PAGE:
Baidu Translate is a popular translation app. While geared more towards Chinese users, foreigners can also get a lot out of it.

Microsoft Translate is another translation app featuring voice, image, and text translation.

Google Translate, unfortunately, was recently banned in China. But this may or may not be permanent- some websites and apps go back and forth in their availability.


China is a huge country, and you should explore it as much as possible while there. is a great app for traveling anywhere, and since it is Chinese-owned and operated, it is especially well-suited for China. Use it to book high-speed train tickets and hotels.

You can also use WeChat and AliPay to book tickets directly in the app. You can even use them to rent bicycles. In many Chinese cities, there are bicycles lying on every street corner that you can rent by scanning a QR code on the bike itself.

DiDi is China’s equivalent of Uber. It works… pretty much exactly like Uber!


In big Chinese cities, many people don’t cook at all. That’s because food delivery is incredibly cheap and fast in China.

It’s hard to exaggerate this. Food delivery in China is not Uber Eats. You can order dinner and have it delivered to your apartment door (not the door of your building) in 20 minutes for under $5.

The two main food delivery apps are MeiTuan and ELeMa. For the most part, they are pretty similar.

(And by the way: ELeMa means “Are you hungry?”)

Delivery apps don’t just deliver food: you can get thousands of small items delivered to your door in minutes. This includes everything from playing cards to toothpaste to birth control.


China has long been the world’s factory, and as a result, it has a lot of stuff. There is no shortage of places to buy cheap stuff in China!

While the prices are almost always lower than you’d expect at home, be wary of potential scams. Products may arrive not working or completely different from what you ordered.

On the other hand, some online vendors give away extra free stuff with your order to get you to buy again. You never know exactly what you’ll get when you order online in China.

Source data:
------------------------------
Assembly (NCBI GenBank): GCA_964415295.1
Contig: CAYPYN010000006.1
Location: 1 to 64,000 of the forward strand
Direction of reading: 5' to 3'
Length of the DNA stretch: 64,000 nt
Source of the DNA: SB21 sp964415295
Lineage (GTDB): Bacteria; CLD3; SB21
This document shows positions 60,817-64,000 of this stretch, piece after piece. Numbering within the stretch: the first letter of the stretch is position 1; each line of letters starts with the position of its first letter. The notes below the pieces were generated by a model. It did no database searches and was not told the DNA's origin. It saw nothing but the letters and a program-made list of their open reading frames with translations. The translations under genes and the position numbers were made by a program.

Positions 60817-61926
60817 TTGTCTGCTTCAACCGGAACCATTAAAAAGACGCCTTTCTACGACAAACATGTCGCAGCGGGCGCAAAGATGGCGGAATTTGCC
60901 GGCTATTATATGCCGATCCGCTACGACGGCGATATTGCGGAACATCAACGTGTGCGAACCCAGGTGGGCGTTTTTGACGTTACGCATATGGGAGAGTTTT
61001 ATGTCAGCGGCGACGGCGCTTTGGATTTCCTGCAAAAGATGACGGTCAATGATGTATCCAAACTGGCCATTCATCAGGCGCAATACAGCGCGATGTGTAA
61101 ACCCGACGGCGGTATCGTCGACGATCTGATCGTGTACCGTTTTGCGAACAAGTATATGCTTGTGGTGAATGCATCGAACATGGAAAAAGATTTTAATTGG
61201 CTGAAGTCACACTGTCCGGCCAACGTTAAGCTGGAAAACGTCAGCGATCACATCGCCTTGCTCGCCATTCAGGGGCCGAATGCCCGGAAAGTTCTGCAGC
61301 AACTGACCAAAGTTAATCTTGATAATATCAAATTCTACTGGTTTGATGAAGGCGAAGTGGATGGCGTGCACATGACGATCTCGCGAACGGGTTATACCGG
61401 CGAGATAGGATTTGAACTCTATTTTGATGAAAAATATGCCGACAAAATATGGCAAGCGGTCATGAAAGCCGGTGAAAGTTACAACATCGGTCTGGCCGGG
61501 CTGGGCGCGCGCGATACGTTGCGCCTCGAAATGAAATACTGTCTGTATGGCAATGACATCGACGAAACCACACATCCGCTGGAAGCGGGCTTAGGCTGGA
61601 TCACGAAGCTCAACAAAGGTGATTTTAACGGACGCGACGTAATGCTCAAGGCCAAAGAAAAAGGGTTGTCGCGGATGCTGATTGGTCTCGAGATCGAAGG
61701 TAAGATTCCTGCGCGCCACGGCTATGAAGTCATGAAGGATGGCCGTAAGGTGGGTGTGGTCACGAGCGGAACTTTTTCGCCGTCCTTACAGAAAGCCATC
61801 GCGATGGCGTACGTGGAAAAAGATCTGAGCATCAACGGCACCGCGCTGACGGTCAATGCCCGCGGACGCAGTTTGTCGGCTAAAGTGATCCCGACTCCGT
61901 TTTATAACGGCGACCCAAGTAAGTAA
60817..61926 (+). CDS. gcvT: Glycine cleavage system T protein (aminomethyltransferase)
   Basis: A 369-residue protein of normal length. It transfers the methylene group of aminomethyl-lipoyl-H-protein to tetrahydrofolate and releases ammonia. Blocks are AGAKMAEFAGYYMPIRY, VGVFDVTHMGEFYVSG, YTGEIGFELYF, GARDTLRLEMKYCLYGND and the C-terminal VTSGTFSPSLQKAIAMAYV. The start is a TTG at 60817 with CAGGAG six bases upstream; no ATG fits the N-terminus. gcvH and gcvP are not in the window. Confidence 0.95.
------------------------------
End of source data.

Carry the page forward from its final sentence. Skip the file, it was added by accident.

TaoBao is considered the Amazon of China and is owned by Ant Group, which runs AliPay. It offers all kinds of fun novelties and gadgets and uses a predictive algorithm to determine what captures your attention. I found scrolling through its endless feed of products as fun as buying things.

PingDuoDuo is considered the “budget” version of TaoBao, which is hard to believe, considering how low most of the prices are on TaoBao.

In any case, as a foreign teacher, you will have one problem to deal with: language. Most products are listed and described exclusively in Chinese. Those with English descriptions are usually more expensive. 

So get used to translating by hand, relying on a local coworker for help, or accepting whatever you get!

Social Media / Entertainment

Pretty much all Western social media and entertainment platforms are restricted in China. But so long as you have a working VPN, you should still be able to communicate with friends and family outside.

That being said, there are plenty of local social media and entertainment platforms within China that you should check out. They will give you a greater sense of the culture around you.

DouYin is China’s version of TikTok. TikTok, as ironic as this sounds, is banned in China.

Weibo refers to any form of microblogging- Twitter, basically. When people say “Weibo,” they usually refer to Sina Weibo, the dominant platform.

BiliBili is a video-sharing website. Think of it as Chinese Youtube.

IQIYI is a video streaming website. Think of it as the Chinese Netflix.

Conclusion: Be Prepared For Anything

China is a rapidly changing society. What works there today might not work there tomorrow, which is a big part of what makes the place so exciting to live in.

Yet it can be frustrating to wake up one day and find out your VPN or favorite app doesn’t work anymore. In America, a change like that would have to be preceded by lengthy discussions and debates. In China, a single bureaucrat can alter the laws overnight.

That’s why building and maintaining a strong network of fellow expats in China is a good idea. Most likely, they will have the same problems you have and might even know a solution.

Stay positive, focus on your classes, and enjoy your time in China. As far as teaching English abroad goes, it’s one of the most interesting places to do it.